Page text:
Speaking of class, leave it to Marriott and company to reassert their blue-collar ethos by naming their eighth album after a 17th Century slang term for toilet. That’s right, we’re talking about Thunderbox – or did you think the lady glimpsed through the album cover’s keyhole was sitting naked in a phone booth? Anyway, you’d be hard pressed to find a more glaring example of – ahem! – potty humor in the annals of classic rock, and the Motown-like backing vocals provided by the Blackberries are just sweet icing on the cake.
‘Up Our Sleeve’From: ‘Eat It’ (1973)
We’ve pretty much established by now that Steve Marriott’s voice could peel paint at 50 paces, but his guitar playing was nothing to scoff at, either. And when matched with Frampton’s capable replacement, Clem Clempson, it could melt through amplifiers as quickly as Humble Pie’s roadies could stack them. See 1973’s pulverizing fan favorite "Up Our Sleeve" for proof. Simply put, Humble Pie’s devastating power in concert never had a better showcase than this take-no-prisoners hard rocker.
‘Natural Born Bugie’Single (1969)
Humble Pie’s first single already offered a tantalizing taste of things to come, immediately showing the potential of this supergroup assembled from former members of the Small Faces (Marriott), the Herd (Frampton) and Spooky Tooth (Greg Ridley) – each of whom took a verse on this song. With teenage drummer Jerry Shirley in tow, Humble Pie announced their intentions to counter their prevailing star power with down-to-earth rock and boogie via this timeless little nugget, which the musicians built on grooves as big as the Titanic.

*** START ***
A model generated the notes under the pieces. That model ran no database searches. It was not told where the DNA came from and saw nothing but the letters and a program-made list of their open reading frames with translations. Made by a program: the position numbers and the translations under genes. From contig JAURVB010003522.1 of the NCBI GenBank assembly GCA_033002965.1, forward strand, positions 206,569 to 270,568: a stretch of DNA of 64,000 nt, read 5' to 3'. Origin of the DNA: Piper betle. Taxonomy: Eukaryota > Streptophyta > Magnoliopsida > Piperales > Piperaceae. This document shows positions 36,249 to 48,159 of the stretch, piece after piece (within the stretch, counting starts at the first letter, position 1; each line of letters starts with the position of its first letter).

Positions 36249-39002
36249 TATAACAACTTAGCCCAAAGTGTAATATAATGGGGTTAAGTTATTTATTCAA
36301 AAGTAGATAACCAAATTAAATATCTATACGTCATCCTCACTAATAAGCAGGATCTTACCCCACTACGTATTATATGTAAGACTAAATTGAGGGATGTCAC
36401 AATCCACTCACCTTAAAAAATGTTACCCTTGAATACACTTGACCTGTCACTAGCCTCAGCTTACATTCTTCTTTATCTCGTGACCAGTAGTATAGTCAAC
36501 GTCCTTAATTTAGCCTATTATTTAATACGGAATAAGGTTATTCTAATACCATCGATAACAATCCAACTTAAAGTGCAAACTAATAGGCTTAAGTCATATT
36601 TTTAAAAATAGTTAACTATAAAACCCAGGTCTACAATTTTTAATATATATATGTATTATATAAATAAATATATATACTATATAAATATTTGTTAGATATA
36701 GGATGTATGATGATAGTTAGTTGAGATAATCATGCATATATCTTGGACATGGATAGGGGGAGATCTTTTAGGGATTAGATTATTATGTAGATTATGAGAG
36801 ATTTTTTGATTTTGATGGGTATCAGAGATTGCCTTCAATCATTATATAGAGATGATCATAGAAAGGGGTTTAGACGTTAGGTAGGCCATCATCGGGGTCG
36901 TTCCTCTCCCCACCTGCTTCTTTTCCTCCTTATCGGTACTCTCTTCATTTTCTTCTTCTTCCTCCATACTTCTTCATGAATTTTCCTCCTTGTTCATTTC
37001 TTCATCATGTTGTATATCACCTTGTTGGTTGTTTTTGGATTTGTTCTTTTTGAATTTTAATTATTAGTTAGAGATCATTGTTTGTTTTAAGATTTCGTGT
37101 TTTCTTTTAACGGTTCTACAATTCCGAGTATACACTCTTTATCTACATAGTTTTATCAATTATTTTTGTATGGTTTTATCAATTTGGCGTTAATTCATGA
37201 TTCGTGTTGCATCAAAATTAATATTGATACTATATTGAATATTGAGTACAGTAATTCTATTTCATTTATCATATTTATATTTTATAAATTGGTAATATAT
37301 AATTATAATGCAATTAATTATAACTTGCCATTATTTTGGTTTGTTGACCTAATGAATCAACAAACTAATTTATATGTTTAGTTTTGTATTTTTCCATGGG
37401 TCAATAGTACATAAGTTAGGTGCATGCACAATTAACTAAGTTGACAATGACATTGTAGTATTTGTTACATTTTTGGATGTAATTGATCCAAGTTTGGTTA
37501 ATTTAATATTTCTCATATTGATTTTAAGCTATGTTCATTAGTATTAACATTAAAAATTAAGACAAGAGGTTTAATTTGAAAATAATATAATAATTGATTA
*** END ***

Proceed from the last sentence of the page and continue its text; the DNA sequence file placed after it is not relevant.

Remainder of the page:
‘I Don’t Need No Doctor’From: ‘Performance – Rocking the Fillmore’ (1971)
Rock history isn’t exactly littered with cover versions that became more definitive than the originals (though Joe Cocker’s “With a Little Help From My Friends” comes to mind), but Humble Pie delivered scores of them. None more definitive, we believe, than Rockin’ the Fillmore’s positively scorching reinvention of the classic R&B side "I Don’t Need No Doctor" as a heavy rock powerhouse. From this point forward, arguably more artists have covered Humble Pie’s arrangement of the song than the Ashford/Simpson/Armstead original.
‘Stone Cold Fever’From: ‘Rock On’ (1971)
In a catalog filled to bursting with killer rough-and-tumble guitar riffs, "Stone Cold Fever" may just boast the greatest six-string kick in the teeth Humble Pie ever landed. Yet the song’s unconventional mid-section hooked a sharp left into a surprisingly refined and subtle vamp topped by a very jazzy solo, before swerving back into hard rock land. As such, it displays a notable vantage point into Humble Pie’s musical versatility, had they wished to diverge more frequently from their typically straightforward rock and roll approach.
‘30 Days in the Hole’From: ‘Smokin’’ (1972)
Speaking of frequently covered songs, "30 Days in the Hole" ranks with Humble Pie’s most oft-revisited tracks since it was first unveiled as the second-side opener on 1972’s Smokin’ LP. Not only does the song absolutely cook with a funky vengeance, but its virtual catalog of chemical bad habits makes it an irresistible fix for bad boy rockers of all ages. Indeed, Humble Pie never sounded more addictive, and we therefore had no choice but to tap out "30 Days in the Hole" to cap our List of Top 10 Humble Pie songs.